Have you ever heard of the term “Going Family?” You probably know the ones I’m talking about. These are the families that are running from one type of school, camp, social or sporting event to another – all day long, 7 days a week. There doesn’t seem to be a calm moment in the “Going Family” environment. I just don’t understand it, do you?
Here are a few “Going Family” myths that I uncovered:
Myth #1: Only Child
An important thing I noticed is that the amount of “going” in a family doesn’t necessarily relate to the number of children in the family. I have seen an only child in my neighborhood shuttled from school to their tutor and then to karate, soccer practice and finally to music lessons all in one afternoon and into the evening. This kid always looks tired to me and I rarely see him playing with my son or the other kids in the neighborhood because he is too darn busy running around to the next “Going Family” appointment.
Myth #2: Married Couple vs. Single Parent
Another point I want to make is that this “Going Family” phenomenon can apply to just about any type of family. From the single parent who is co-parenting with their ex, to the married couple that just can’t keep their children at home; everybody seems to get caught up in the “Going Family” game.
I have some theories about this subject. One is that some parents just don’t want to keep their kids at home. Think about this, if they stay at home with their children, they might just get to know them and have a real relationship. Another one of my other theories is that a parent wants to keep their child busy at all times and wants to make sure that their “little Johnny” is exposed to just about every type of activity possible. Is this done out of guilt? It sounds compelling and compassionate, right? I think it’s just silly and wrong and it exposes our children to mental and physical overload. Life gets busy enough when we’re older, why start our children early?
Myth #3: The Other Person’s Fault
I talk to many single parents about this issue and I am surprised by how often they blame over-scheduling on the “other person.” I hear things like, ‘It’s too late, my ex-wife already signed my kids up and now I have to take them to practice during my custody weekends.” I don’t agree with this at all.
When I was married, I noticed the sense of urgency in my wife to have our children “rushed” into various sign-ups. It didn’t bother me as much when I was married, probably because I was just as caught up with it as the rest of us. But after we divorced, I noticed it a lot more, only in a different way. The news of the “Going Family” activities came in a “after the fact” disclosure from my ex. Emails like, “By the way, your son has practice after school at…” or “Don’t forget that I told you to take your daughter to…” I finally reached a breaking point. I noticed that my custody weekends were being filled from Friday to Sunday with these “going events” and I wasn’t spending any quality time with my children. Instead of using anger, I practiced civil disobedience for a few weekends in a row. We didn’t leave the house for any activities other than a trip to the grocery store and it worked! The “Going Family” syndrome came to a screeching halt. Today, all kid’s activities are discussed with diplomacy. My ex-wife and I negotiate very well and most activities are managed fairly between both households and custody schedules.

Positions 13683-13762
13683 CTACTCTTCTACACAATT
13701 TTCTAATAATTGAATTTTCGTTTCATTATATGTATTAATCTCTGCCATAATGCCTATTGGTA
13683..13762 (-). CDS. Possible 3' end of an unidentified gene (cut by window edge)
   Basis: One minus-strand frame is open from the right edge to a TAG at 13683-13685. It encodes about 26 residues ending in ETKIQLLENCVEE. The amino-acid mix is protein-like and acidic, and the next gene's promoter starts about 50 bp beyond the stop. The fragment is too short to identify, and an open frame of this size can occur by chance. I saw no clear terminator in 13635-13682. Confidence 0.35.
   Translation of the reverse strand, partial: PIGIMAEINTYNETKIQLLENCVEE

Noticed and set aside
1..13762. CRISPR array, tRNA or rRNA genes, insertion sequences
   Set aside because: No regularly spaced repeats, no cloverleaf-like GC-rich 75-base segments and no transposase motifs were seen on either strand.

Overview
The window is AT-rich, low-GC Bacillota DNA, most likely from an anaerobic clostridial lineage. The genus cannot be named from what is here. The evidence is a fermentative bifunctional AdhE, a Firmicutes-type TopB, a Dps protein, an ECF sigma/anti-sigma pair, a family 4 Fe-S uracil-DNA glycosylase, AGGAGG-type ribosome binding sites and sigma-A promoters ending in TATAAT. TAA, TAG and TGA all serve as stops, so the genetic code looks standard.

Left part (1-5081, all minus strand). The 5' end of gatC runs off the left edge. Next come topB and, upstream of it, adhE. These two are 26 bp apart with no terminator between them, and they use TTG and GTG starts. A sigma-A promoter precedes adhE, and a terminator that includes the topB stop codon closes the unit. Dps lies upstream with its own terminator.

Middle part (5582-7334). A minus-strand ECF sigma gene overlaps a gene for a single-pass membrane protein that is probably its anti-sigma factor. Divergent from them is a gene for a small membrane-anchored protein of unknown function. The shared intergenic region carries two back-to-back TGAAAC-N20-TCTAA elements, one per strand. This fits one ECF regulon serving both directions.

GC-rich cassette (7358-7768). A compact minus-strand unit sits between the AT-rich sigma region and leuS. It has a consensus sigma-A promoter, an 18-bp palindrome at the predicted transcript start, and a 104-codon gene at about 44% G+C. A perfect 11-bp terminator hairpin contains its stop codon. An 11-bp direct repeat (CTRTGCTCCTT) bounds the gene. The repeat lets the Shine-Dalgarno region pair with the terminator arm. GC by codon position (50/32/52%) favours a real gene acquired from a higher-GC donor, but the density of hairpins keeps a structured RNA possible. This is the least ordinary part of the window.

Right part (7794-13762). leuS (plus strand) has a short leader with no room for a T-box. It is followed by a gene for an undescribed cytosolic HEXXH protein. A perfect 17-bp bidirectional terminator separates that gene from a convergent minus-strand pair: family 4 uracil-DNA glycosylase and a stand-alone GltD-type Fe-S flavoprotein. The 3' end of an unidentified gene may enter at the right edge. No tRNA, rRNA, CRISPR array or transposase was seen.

Now, I’m not blaming a particular person based on their marital status or gender. I am just complaining about the “Going Family” and what it seems to be doing to our children. I hear a certain expectation coming from our kids – they always have to be “going somewhere.” I have been co-parenting for over 10 years now and I can tell you that I am still caught off guard by some of my children’s “going” requests.
Daughter: “Dad, what are we doing this weekend, and where are we going?”
Daughter: “Yes, going. I’m bored.”
Father: “We’re going to stay home this weekend”
Father: “Because when I was your age, I used to work side by side with my Father and do yard work with him and my brother…”
Daughter: “Oh. Isn’t that why people have landscapers, Daddy?”
But most of the time I’ve found that slowing down our schedule will also give us more time to just be.
How about your family? Are you always on the go, or do you make time to spend at home together doing nothing? Any changes you’re thinking of implementing in the coming school year?
About Single Dad
RJ Jaramillo is a single father of three and the founder of www.singledad.com. While facing the daily challenges of raising three children on his own after his divorce, RJ realized how few resources were available to help him during this journey. He started SingleDad.com in 2007. RJ lives in Southern California with his family.